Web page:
• At least 150 people were directly involved in the election process by phone banking, putting up signs, serving on the Signature Verification Committee and Ballot Board, and becoming poll watchers.
  • Lubbock Democrats were very visible in 2008. We distributed about 1,500 Obama/Biden signs, participated in 4th on Broadway, the Fiesta parade, and had a TDW / Democratic Party booth at the South Plains Fair. We also hosted local and state candidates with meet-and-greet events.
  • Four Debate Watch Parties! These debate watch parties are legendary enough to get their own mention on the list. We hosted a party for each Presidential Debate and the VP debate, filling Murphy’s Pub to capacity each time.
  • We also hosted an election night party, attended by over 450 people with live coverage on two television channels.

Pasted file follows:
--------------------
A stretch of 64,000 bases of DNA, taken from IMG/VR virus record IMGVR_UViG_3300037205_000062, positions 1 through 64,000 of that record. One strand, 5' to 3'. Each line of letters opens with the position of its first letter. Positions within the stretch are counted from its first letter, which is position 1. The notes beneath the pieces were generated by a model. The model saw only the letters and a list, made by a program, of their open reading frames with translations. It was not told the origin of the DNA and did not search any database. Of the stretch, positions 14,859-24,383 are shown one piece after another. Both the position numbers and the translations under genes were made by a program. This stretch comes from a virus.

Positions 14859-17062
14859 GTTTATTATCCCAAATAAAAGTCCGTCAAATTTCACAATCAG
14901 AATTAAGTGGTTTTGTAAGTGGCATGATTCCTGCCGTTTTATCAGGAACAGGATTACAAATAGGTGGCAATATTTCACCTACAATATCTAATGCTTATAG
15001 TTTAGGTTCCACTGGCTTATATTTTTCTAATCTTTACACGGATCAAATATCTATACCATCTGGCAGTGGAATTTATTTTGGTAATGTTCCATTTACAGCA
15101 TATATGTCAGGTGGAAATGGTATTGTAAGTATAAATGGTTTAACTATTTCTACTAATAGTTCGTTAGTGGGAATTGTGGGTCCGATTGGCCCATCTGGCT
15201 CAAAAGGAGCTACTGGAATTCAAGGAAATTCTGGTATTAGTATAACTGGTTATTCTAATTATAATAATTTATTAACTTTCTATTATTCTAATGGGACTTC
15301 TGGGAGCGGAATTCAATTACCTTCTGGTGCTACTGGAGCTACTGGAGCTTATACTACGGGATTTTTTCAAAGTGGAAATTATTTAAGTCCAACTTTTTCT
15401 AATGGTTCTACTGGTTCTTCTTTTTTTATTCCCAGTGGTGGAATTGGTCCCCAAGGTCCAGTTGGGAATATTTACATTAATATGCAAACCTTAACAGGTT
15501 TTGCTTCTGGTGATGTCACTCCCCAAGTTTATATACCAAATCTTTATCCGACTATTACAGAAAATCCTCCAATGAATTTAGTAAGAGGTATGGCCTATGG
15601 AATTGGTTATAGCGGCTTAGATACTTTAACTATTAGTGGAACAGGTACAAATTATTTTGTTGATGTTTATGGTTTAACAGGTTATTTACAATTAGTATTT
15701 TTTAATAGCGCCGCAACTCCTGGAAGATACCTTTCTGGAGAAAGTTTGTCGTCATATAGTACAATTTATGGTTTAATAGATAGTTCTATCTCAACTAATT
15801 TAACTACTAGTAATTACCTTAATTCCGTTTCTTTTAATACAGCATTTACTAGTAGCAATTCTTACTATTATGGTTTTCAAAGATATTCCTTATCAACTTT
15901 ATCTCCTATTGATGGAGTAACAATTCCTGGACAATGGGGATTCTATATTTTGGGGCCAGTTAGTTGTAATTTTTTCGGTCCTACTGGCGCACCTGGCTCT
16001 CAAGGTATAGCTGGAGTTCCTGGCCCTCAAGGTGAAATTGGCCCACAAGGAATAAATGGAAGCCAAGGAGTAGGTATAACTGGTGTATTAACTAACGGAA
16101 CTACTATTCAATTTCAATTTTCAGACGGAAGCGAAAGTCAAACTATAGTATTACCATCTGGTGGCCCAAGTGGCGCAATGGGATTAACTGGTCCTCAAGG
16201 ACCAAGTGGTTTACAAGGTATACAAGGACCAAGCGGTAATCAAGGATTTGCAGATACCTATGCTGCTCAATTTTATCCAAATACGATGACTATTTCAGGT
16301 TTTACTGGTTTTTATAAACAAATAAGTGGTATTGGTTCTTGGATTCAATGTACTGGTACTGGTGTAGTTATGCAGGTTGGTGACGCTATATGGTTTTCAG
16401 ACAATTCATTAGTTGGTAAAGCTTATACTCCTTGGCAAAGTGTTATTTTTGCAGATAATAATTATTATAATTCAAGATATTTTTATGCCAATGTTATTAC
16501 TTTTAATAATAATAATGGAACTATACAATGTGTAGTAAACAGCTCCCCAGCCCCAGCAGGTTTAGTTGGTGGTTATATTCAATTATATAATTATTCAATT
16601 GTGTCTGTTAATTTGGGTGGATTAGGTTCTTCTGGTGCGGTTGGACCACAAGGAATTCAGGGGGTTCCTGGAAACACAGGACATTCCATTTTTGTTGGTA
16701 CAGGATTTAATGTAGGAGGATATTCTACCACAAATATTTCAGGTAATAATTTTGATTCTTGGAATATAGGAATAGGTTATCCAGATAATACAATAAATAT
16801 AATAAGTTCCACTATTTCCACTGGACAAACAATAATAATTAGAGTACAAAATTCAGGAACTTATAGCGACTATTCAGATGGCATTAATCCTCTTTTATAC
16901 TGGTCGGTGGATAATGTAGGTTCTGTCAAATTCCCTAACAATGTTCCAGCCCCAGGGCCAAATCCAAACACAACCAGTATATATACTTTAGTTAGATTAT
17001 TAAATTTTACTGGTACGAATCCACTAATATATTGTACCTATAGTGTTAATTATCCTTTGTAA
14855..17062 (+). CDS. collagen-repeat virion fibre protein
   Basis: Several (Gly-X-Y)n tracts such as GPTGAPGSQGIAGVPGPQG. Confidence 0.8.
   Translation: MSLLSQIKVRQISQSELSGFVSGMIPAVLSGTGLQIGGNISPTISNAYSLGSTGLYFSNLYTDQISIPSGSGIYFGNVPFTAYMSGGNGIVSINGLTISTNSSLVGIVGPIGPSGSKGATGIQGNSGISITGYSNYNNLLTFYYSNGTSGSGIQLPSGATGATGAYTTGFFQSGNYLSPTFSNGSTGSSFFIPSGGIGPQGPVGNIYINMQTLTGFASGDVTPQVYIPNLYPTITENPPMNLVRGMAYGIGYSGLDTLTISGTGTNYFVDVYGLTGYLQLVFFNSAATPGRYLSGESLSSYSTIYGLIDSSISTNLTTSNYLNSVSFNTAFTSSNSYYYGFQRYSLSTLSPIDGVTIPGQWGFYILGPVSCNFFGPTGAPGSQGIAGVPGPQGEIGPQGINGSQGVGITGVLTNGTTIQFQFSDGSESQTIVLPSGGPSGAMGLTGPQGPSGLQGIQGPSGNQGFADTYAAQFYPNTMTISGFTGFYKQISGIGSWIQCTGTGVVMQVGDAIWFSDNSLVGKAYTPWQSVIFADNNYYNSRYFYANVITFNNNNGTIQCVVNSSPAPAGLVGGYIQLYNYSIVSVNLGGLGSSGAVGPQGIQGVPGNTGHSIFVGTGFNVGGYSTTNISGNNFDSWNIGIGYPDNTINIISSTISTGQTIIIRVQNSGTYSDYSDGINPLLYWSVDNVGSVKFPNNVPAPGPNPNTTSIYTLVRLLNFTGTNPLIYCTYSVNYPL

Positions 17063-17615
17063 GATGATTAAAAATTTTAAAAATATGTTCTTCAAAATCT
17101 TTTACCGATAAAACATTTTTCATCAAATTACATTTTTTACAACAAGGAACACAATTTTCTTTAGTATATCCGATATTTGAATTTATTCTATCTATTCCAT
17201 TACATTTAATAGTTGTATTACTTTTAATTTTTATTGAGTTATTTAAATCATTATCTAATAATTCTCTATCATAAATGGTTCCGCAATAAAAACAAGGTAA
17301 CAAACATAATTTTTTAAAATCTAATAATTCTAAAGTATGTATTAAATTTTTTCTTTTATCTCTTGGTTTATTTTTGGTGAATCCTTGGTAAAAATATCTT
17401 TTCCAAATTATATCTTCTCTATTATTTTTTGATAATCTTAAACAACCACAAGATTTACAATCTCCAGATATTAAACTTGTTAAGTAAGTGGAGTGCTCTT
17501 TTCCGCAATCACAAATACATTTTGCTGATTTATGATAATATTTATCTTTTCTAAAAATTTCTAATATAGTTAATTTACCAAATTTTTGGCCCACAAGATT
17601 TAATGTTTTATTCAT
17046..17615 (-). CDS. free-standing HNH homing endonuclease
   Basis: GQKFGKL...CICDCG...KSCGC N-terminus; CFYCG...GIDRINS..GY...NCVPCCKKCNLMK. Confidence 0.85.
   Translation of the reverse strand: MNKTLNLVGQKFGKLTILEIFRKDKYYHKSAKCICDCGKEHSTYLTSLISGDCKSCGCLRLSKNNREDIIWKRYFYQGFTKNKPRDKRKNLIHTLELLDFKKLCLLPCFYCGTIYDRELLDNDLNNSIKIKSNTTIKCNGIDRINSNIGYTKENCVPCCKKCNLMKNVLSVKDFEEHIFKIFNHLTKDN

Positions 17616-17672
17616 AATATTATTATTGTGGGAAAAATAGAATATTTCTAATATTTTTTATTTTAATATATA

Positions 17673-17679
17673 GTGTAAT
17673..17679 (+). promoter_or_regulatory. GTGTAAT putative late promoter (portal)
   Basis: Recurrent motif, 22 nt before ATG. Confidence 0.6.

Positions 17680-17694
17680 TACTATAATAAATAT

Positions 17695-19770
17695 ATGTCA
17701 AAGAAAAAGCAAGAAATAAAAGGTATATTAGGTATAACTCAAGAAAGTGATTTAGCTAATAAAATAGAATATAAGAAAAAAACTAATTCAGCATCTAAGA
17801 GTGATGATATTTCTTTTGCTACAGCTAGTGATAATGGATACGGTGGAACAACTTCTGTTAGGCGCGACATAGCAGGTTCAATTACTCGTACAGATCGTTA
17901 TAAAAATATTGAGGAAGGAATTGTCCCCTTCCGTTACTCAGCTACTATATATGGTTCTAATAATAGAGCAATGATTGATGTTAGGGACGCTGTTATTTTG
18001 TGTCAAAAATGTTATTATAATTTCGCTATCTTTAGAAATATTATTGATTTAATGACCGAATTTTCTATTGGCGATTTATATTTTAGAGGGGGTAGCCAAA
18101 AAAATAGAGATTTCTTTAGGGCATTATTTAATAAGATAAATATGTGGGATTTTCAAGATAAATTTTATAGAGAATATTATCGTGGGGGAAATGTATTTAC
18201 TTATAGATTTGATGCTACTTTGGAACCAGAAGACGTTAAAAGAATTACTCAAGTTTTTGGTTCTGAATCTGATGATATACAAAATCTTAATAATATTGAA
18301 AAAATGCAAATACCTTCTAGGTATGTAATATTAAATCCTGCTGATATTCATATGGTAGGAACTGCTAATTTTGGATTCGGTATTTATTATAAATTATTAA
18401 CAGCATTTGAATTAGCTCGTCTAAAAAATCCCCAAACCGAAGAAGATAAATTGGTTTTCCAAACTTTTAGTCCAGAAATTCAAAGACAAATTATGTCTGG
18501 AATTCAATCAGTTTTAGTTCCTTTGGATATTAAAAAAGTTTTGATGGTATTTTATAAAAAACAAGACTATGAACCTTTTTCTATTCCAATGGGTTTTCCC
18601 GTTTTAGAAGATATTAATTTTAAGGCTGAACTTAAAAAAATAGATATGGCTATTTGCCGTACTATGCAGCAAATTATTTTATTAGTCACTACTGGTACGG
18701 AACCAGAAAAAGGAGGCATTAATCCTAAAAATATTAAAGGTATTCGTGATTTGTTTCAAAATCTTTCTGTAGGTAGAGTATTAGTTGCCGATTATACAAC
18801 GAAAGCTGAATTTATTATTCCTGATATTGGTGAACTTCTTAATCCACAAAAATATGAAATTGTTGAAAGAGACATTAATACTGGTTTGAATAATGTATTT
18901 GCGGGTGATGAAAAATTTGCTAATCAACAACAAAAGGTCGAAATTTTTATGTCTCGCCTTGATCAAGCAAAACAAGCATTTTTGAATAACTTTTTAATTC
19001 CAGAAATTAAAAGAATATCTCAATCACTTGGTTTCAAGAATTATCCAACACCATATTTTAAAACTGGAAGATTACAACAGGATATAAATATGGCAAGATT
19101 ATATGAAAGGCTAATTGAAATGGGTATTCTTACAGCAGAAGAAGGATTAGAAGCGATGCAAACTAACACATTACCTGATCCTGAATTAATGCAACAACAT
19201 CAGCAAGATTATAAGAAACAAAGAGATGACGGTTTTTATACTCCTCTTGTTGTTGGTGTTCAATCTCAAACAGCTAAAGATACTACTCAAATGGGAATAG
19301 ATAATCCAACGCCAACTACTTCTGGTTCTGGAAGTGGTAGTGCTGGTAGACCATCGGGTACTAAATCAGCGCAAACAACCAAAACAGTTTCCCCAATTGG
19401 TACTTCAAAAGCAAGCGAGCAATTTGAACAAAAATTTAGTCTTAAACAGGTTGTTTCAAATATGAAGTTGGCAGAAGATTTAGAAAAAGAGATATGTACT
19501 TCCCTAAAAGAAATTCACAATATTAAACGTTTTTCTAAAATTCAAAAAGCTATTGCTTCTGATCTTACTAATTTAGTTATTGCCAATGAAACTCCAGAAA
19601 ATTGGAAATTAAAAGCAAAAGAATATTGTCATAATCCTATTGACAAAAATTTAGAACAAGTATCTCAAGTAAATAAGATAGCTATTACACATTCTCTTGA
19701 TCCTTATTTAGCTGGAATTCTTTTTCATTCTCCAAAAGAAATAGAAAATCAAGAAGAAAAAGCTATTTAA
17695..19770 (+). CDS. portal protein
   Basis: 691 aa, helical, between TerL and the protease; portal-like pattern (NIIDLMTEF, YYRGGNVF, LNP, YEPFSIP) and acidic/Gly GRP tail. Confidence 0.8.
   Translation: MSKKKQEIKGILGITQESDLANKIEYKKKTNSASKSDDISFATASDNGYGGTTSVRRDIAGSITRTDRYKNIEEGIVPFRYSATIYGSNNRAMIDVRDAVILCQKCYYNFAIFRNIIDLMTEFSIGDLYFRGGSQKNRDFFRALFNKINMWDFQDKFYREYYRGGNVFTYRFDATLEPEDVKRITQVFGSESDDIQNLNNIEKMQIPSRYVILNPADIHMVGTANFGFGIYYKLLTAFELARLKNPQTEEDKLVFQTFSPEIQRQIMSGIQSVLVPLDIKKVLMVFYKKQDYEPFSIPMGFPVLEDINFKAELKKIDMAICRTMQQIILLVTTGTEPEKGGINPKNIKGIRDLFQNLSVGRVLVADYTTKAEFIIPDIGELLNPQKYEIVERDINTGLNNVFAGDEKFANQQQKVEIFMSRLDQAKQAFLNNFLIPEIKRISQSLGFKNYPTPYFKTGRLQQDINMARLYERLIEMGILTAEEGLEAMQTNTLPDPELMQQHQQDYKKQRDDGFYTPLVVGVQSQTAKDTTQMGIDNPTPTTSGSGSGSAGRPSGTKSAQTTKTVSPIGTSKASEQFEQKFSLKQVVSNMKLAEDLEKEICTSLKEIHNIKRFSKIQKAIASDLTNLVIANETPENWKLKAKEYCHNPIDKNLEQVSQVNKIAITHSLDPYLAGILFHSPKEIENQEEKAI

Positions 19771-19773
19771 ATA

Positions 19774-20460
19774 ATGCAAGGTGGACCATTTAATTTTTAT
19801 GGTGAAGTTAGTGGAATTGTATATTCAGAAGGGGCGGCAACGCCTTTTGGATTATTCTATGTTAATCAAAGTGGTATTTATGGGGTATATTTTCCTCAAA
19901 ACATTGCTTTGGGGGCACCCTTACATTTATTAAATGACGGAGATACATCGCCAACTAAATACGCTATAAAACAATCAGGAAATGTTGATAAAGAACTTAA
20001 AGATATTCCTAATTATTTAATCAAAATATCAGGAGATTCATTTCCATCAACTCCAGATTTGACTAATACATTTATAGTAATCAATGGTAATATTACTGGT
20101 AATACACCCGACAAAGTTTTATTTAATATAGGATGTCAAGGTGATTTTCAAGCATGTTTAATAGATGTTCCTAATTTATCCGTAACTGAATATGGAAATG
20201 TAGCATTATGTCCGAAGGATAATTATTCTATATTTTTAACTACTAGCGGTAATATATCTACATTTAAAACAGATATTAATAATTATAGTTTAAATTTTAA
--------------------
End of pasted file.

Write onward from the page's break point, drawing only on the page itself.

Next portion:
Fellow Democrats, let’s take a moment to reflect and celebrate.

Ahhh. Nice!

Inaugural Ball: Early Warning

I know it’s two months away, but clear your calendars now!

The Juneteenth Committee is sponsoring a swanky awesome ball on Tuesday, January 20th: the evening of Barack Obama’s Inauguration. It will be held at the Civic Center Ballroom. The event will feature cocktails from 6-7, and dinner+dancing from 7-11. Four local bands will perform, including the TTU String Quartet, Element, and the jazz band that plays Thursday nights at Jazz (the restaurant).

Tickets are $25 or $40 for couples. All are welcome to attend.

I’ll get contact info for purchasing tickets up as soon as I know it.

For now, save the date, and I’ll see you there!

Pictures Galore!

I’m overdue in posting a heap of wonderful pictures. Thanks to my buddy Kirk for taking these wonderful photos while staying involved!